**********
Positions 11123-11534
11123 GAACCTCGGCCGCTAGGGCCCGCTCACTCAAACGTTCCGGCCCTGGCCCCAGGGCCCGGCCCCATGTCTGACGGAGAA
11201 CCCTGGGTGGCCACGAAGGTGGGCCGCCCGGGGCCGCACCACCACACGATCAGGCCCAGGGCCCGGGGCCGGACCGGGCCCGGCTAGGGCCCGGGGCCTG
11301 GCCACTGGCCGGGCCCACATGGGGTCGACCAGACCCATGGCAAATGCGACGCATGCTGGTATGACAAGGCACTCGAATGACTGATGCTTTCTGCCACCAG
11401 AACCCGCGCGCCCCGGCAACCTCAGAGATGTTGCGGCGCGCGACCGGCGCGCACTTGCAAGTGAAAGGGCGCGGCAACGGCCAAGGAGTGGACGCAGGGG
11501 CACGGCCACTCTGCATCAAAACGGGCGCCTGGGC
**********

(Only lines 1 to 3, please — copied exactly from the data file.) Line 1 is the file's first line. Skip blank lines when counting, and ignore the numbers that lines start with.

Positions 11123-11534
11123 GAACCTCGGCCGCTAGGGCCCGCTCACTCAAACGTTCCGGCCCTGGCCCCAGGGCCCGGCCCCATGTCTGACGGAGAA
11201 CCCTGGGTGGCCACGAAGGTGGGCCGCCCGGGGCCGCACCACCACACGATCAGGCCCAGGGCCCGGGGCCGGACCGGGCCCGGCTAGGGCCCGGGGCCTG